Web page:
Scotia-Glenville Superintendent Susan Swartz has spent months planning for social distancing, remote learning, how to conduct tests and contact trace. But she knows those plans could be upended at any moment.
"I know there will challenges," she said Friday in an interview. "It could be as simple as am I going to have enough drivers to get my students to school. That would be a challenge."
Swartz's biggest worry? That some students will continue to fall behind.
"I had some students who didn't do well in the classroom who thrived virtually and I also had some students who thrived in the classroom, but struggled virtually. So having that equity, making sure every student has a shot, that's what keeps me up at night," she said.
Parents, students and school leaders are facing down a school year that is riding largely on the uncertainty of the coronavirus pandemic and the details of plans they are now putting in place.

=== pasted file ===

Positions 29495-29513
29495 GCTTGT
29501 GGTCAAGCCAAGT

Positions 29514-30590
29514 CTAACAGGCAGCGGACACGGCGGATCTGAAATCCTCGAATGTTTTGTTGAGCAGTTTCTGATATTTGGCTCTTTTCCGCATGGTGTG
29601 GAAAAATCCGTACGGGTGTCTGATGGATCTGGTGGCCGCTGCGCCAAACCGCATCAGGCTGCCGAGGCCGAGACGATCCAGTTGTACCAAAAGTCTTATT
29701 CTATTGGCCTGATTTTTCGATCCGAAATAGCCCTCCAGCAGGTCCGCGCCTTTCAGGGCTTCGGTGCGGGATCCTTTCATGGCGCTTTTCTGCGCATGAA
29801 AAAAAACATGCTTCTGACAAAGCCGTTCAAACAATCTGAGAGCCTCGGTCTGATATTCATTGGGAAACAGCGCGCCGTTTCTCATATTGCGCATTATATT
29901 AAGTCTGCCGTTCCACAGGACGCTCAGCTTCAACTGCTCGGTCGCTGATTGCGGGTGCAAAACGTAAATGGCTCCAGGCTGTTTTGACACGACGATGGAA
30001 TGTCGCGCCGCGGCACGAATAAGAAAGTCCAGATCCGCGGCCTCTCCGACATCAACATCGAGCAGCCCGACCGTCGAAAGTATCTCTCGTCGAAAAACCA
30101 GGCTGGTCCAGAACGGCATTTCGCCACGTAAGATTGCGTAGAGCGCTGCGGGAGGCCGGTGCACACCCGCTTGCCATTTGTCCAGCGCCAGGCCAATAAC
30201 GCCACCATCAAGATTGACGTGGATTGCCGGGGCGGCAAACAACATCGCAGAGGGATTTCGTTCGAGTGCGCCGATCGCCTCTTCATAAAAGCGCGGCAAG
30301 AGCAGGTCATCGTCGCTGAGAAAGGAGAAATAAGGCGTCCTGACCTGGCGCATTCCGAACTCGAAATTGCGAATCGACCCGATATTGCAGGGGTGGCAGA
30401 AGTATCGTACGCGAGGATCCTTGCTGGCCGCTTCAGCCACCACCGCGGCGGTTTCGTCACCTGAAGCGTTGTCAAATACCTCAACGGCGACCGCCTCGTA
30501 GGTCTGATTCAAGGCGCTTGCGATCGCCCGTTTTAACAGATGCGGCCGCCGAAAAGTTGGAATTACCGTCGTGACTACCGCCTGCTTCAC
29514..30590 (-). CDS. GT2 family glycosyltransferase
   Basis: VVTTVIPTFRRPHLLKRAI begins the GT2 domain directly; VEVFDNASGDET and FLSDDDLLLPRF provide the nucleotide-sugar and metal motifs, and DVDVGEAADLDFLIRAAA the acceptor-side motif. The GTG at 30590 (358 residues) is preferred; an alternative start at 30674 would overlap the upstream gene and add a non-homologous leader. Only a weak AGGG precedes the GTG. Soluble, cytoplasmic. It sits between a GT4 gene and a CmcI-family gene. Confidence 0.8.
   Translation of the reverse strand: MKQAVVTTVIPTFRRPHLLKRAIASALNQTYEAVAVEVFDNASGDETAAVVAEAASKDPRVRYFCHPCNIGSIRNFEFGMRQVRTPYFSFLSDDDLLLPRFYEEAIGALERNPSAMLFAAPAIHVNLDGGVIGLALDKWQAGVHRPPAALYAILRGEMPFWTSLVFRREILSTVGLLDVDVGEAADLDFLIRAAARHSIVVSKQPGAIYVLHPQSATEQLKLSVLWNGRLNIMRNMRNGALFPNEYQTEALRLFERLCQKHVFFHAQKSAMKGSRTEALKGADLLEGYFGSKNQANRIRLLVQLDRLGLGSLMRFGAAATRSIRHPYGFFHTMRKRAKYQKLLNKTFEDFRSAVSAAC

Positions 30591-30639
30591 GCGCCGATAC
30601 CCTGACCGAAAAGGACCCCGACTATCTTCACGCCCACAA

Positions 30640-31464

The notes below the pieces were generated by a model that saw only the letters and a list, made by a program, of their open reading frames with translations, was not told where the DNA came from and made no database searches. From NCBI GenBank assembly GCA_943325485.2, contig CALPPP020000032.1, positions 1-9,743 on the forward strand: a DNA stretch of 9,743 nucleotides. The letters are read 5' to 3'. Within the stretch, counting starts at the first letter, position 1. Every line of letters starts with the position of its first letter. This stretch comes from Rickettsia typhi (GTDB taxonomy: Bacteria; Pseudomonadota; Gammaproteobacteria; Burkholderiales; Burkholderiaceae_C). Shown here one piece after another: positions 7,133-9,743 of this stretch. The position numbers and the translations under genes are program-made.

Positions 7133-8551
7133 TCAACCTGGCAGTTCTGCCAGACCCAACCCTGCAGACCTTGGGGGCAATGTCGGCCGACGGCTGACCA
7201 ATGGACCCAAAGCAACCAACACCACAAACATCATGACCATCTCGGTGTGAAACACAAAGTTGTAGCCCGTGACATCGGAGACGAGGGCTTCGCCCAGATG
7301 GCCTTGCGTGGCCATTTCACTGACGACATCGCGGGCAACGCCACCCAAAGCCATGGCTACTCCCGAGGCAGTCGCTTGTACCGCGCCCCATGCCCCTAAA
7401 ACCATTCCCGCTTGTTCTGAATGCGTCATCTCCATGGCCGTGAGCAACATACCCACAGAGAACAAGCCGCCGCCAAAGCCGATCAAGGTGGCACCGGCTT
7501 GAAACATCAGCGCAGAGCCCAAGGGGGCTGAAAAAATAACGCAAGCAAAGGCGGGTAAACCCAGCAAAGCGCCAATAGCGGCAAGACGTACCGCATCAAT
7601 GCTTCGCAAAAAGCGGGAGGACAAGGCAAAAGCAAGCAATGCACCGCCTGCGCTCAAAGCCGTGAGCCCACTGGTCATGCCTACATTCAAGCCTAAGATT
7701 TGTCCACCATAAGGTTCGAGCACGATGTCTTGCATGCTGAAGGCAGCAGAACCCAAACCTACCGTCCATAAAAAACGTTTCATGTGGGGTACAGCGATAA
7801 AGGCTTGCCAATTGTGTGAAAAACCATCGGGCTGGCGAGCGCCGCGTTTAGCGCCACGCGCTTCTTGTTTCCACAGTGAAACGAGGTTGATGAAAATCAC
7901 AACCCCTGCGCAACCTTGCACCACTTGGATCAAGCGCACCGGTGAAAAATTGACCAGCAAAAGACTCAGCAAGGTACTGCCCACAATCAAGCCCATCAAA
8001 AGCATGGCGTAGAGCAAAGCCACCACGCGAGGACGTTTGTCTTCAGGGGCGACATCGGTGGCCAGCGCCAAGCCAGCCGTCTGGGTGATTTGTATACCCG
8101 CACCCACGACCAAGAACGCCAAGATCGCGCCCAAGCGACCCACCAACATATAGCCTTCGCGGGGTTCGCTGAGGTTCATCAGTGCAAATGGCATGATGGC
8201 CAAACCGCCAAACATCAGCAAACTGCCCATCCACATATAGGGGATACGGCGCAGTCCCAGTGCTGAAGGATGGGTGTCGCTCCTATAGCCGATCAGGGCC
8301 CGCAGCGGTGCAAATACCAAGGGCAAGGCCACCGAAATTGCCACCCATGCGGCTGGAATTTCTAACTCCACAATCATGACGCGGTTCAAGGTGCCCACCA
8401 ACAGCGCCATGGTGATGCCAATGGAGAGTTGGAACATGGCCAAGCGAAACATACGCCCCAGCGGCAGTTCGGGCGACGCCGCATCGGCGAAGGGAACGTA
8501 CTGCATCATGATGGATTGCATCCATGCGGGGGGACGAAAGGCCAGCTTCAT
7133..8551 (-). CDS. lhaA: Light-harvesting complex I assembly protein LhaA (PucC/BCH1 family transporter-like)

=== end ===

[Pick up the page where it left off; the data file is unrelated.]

Gov. Andrew Cuomo on Friday announced schools can reopen in the coming weeks, pointing to what has been a stabilized infection rate of about 1 percent out of tens of thousands of daily tests.
"Our school guidance has been touted as the smartest in the country," Cuomo said. "Our economic reopening guidance was touted as the smartest in the country. So if anyone can do it, we can do it."
Cuomo wants schools to discuss the reopening plans with parents in virtual sessions between now and August 21. Those conversations in many cases are ongoing. But the more personal conversations, says the state PTA's Kyle Belokopitsky, will be within families themselves.
"I think we're going to see a mix of things," said PTA President Kyle Belokopitsky. "The most important thing is there's no wrong decision. Every family's decision is the right decision for their family. We have to support each other."
Much of the planning is ultimately in the hands of local school officials who know their buildings and students best. But Bob Schneider of the New York School Boards Association says there's a downside.
"We want specific guidance and coordination and the resources to do what the Department of Health wants us to do," he said.
So much of this will hinge on whether New York's flattened COVID rate will stay that way. If it doesn't, the decision to reopen schools could change.